Neil Young: Zuma – [Record 176]

Zuma is the seventh studio album by Canadian musician Neil Young, released on Reprise Records in 1975. Co-credited to Crazy Horse, it includes “Cortez the Killer,” one of Young’s best-known songs. It peaked at #25 on the Billboard 200, and has been certified a gold record by the RIAA.

Side One.
1. Don’t Cry No Tears.
2. Danger Bird.
3. Pardon My Heart.
4. Lookin’ for a Love.
5. Barstool Blues.

Side Two.
1. Stupid Girl.
2. Drive Back.
3. Cortez the Killer.
4. Through My Sails.

The Wiki.

Background: The death of Danny Whitten affected Young greatly, and left the Crazy Horse band without its leader and songwriter. He went out on tour in late 1973 with a band dubbed the Santa Monica Flyers, composed of the Crazy Horse rhythm section of Billy Talbot and Ralph Molina along with Nils Lofgren, who had played on Crazy Horse’s debut album, and Ben Keith, this group recording most of the tracks for what would be his Tonight’s the Night album. After the 1974 stadium tour with Crosby, Stills & Nash and another abandoned attempt at the second CSNY studio album, Young formed a new version of Crazy Horse in 1975 with guitarist Frank Sampedro slotted in alongside Talbot and Molina. This line-up first appeared on this album, and has remained stable to the present day.

Content: Zuma was the first album released after the famed Ditch Trilogy, comprising the albums Time Fades Away, and On the Beach, and Tonight’s the Night. Young wrote songs in Zuma during his time living on Sea Level Drive in Malibu, California.[citation needed] “Through My Sails,” originally entitled “Sailboat Song,” derives from the aborted late 1974 sessions with CSNY, featuring the quartet on vocals.

The melody and lyrics of “Don’t Cry No Tears” are partially derived from “I Wonder”, a song Young wrote in high school which appeared in his Archives in 2009. Young has claimed during a show in 1996 that he’d also written “Cortez the Killer” in high school while suffering “Montezuma’s Revenge.” The song ends with a fade out because the original cut stopped abruptly due to recording tape running out before the band had finished playing, and a final verse Young had written was not recorded. Young’s reaction to hearing of this was, “I never liked that verse anyway”, and it has never been performed live.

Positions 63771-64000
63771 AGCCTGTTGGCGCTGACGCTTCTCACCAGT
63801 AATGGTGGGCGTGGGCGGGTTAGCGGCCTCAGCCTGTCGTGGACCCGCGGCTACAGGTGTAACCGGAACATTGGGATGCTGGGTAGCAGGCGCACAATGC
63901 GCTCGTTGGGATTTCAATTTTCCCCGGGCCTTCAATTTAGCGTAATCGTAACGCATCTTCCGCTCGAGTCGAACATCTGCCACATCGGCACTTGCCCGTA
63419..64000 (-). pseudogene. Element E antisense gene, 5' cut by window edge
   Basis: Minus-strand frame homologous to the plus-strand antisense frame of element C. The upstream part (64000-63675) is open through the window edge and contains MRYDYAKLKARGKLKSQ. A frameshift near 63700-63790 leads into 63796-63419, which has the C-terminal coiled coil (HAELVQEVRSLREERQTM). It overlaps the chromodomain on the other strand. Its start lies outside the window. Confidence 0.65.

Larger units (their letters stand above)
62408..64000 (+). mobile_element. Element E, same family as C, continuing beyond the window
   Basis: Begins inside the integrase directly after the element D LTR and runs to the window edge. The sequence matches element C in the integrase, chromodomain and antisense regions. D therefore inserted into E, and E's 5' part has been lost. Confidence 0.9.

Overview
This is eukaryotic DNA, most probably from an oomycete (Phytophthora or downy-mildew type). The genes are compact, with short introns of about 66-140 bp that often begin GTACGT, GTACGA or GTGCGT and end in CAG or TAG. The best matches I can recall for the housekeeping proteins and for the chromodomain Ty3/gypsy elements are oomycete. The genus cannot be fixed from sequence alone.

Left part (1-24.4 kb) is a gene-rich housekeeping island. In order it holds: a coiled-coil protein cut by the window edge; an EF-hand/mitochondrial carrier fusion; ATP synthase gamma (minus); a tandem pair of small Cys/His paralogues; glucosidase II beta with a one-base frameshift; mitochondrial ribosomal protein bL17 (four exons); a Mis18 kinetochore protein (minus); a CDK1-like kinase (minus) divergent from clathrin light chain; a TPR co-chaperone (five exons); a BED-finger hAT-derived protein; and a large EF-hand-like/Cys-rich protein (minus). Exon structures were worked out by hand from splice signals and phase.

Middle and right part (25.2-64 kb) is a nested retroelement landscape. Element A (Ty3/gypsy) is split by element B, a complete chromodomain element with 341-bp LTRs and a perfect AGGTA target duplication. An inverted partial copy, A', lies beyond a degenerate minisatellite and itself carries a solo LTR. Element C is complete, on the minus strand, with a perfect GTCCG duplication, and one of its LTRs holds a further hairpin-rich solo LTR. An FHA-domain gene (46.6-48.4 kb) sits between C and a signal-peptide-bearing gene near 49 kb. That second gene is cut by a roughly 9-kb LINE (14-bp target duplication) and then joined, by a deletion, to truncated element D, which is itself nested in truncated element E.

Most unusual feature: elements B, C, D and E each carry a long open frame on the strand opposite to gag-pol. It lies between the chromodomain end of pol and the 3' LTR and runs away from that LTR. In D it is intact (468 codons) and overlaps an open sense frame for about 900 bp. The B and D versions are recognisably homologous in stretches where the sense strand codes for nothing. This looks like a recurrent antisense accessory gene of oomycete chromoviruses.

“Danger Bird” interpolates sections of an unreleased song relating to Young’s breakup with Carrie Snodgress called “L.A. Girls and Ocean Boys”, specifically the line “‘Cause you’ve been with another man / there you are and here I am.” Lou Reed once told an interviewer that he felt Young had become a “great guitarist” during this period, specifically citing “Danger Bird” as an example. “Pardon My Heart” was originally intended to be released as part of Homegrown.

Write Something

Fill in your details below or click an icon to log in:

WordPress.com Logo

You are commenting using your WordPress.com account. Log Out / Change )

Twitter picture

You are commenting using your Twitter account. Log Out / Change )

Facebook photo

You are commenting using your Facebook account. Log Out / Change )

Google+ photo

You are commenting using your Google+ account. Log Out / Change )

Connecting to %s